On May 8, 2013, the New York City Council passed the Earned Sick Time Act (the “Act”), which requires private employers in New York City to provide mandatory paid, and in some instances unpaid, sick time to their employees.
The City Council passed the Act by an overwhelming vote of 45-3. This margin is important because it indicates that the City Council will comfortably have the two-thirds majority needed to override the veto Mayor Michael Bloomberg has vowed to make.
Once the Act takes effect, New York City will join Washington D.C., Seattle, Portland, San Francisco, and the State of Connecticut in passing legislation that imposes paid sick leave obligations on employers.
Brief Summary of the Act
The Act will take effect on April 1, 2014, and will require employers with twenty employees or more to provide their employees with at least five days of mandatory paid sick time. This includes all employees who work more than eighty hours in a calendar year, whether on a full-time, part-time, or temporary basis.
Beginning April 1, 2014, employers with fifteen or more employees, or one domestic worker, will be required to provide their employees with at least five days unpaid sick time until October 1, 2015. On this date, the Act will require that employees be provided with at least five days of mandatory paid sick time.
Employers with less than fifteen employees, or employers with fifteen or more employees whose employees do not meet the eighty-hour threshold are not covered by the Act, but will be entitled to unpaid leave.
For non-domestic employees, both paid and unpaid sick time will accrue at a minimum of one hour for every thirty hours worked. Accrued sick time will be capped at forty hours per calendar year. Non-domestic employees begin accruing sick time at the start of their employment, or on the date the Act takes effect, whichever is later. Domestic employers are subject to a special accrual rate.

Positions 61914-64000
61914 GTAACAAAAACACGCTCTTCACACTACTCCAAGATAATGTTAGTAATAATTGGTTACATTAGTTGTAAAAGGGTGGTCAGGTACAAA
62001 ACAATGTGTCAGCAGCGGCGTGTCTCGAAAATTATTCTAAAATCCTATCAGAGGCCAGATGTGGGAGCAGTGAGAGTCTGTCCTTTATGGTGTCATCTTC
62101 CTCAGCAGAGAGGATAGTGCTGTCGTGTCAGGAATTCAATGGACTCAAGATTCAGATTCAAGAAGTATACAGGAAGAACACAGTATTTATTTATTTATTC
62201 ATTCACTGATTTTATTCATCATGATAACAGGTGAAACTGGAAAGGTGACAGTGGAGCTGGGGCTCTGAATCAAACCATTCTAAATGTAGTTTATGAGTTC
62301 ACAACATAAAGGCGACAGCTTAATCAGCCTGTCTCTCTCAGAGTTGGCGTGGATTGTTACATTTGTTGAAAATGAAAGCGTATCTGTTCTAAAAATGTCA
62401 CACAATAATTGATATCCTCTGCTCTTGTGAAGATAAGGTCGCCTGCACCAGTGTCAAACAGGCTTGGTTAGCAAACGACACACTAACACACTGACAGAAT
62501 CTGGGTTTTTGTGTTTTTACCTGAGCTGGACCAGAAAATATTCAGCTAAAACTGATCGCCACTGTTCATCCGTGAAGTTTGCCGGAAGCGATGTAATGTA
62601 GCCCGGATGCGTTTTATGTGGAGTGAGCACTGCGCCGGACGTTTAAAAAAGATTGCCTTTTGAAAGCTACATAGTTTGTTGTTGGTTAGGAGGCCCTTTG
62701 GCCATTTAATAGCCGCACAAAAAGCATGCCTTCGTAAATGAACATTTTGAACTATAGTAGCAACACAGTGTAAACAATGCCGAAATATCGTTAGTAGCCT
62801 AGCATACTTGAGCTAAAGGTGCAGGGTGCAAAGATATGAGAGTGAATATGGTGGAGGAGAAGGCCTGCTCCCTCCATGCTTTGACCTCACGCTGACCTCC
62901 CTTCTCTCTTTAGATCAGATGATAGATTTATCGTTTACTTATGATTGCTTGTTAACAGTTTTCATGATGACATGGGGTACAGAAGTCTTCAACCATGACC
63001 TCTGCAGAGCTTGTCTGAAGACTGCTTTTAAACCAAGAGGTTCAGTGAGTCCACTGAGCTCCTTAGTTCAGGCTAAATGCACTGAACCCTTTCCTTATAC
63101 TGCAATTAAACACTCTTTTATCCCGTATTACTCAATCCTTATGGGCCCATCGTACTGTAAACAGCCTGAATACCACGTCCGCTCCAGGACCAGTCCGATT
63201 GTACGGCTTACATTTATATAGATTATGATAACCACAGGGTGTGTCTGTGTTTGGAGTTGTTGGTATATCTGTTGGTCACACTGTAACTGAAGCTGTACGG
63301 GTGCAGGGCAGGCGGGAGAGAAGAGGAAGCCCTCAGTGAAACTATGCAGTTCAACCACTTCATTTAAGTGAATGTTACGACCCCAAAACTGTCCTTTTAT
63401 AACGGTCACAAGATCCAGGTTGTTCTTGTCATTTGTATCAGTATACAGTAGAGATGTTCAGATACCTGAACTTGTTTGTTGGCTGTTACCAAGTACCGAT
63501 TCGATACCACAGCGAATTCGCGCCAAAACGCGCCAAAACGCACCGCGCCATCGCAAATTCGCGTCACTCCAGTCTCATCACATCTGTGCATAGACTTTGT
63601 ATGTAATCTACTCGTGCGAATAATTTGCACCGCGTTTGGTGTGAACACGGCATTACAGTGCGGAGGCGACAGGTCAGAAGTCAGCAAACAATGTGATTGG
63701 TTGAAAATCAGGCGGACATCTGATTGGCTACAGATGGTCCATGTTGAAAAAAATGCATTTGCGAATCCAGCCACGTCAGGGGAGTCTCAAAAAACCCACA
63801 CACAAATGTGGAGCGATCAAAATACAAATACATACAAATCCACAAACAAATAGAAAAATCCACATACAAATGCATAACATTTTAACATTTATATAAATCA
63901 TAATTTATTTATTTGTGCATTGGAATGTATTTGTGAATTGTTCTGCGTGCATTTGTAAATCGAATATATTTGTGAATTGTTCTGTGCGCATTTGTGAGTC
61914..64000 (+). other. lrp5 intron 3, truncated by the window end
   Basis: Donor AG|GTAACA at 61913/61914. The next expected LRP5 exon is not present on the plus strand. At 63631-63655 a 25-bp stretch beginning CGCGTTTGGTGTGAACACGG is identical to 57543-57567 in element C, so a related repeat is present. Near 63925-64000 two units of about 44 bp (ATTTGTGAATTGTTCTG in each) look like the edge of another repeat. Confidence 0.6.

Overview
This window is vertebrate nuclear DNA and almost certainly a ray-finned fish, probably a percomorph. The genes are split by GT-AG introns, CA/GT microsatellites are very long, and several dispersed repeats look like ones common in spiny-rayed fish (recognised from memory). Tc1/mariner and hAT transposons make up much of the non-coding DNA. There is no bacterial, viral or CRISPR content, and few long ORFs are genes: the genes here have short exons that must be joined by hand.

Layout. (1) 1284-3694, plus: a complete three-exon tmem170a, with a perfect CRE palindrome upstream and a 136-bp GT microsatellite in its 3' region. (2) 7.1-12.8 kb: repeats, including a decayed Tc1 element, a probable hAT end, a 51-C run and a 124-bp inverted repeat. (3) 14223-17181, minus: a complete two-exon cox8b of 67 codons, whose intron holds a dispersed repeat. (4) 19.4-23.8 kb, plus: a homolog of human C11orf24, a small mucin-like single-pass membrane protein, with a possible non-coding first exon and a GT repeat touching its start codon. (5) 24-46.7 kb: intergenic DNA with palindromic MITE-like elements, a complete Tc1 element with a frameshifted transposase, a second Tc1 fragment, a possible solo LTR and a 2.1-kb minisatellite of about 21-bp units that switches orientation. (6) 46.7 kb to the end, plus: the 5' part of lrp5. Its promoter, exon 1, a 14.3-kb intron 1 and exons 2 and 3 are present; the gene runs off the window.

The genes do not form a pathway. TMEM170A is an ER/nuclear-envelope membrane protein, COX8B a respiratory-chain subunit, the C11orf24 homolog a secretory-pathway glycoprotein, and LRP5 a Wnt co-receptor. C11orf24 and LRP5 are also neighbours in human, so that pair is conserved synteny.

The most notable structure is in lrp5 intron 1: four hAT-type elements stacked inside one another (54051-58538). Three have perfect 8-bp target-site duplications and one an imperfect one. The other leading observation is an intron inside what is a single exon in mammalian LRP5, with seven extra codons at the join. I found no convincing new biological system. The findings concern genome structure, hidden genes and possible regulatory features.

All non-domestic employees are permitted to carry over any unused sick time into the following year, but employers are allowed to cap the amount of accrued sick time at forty hours in a given calendar year. The Act does not require employers to pay for any unused accrued sick time at separation.
Accrued sick time can only be used by non-domestic employees for specific absences listed by the Act. Employers may require reasonable notice of employees’ intent to use sick time if the leave is foreseeable, and require documentation to confirm compliance with the Act.
Employers covered by the Act who already have a policy in place that provides paid leave, including paid time off (PTO), that meet the requirements of the Act, will not be required to provide additional sick time to employees. The Act does not apply to employees that are covered by a valid and enforceable collective bargaining agreement that expressly waives the provisions of the Act, and provides comparable sick time benefits.
At the time of hire, employers must provide employees with a written notice that the employees are entitled to sick time under the Act. The Department of Consumer Affairs will prepare model notices in both English and the employee’s native language if available. Records documenting the employer’s compliance with the Act must be maintained for at least two years.
Enforcement and Penalties
Any employees alleging a violation of the Act may file an administrative complaint, which will be subject to an investigation by the Department of Consumer Affairs.
Penalties for violations of any of the provisions of the Act include lost wages, reinstatement, and civil penalties not to exceed $500 for the first violation, $750 for a second violation within two years of a prior violation, and $1,000 for subsequent violations that occur within two years of any previous violation. Any retaliation against employees for using paid or unpaid time as provided by the Act is prohibited.
Once the Department of Consumer Affairs has made a decision, an employee can only bring an action in court to contest the agency’s determination.
All New York City employers need to familiarize themselves with the requirements of the Act so that they will be in compliance with the Act on April 1, 2014. Employers with PTO or other comparable leave policies should review their current policies and practices to see if they are in compliance with the Act.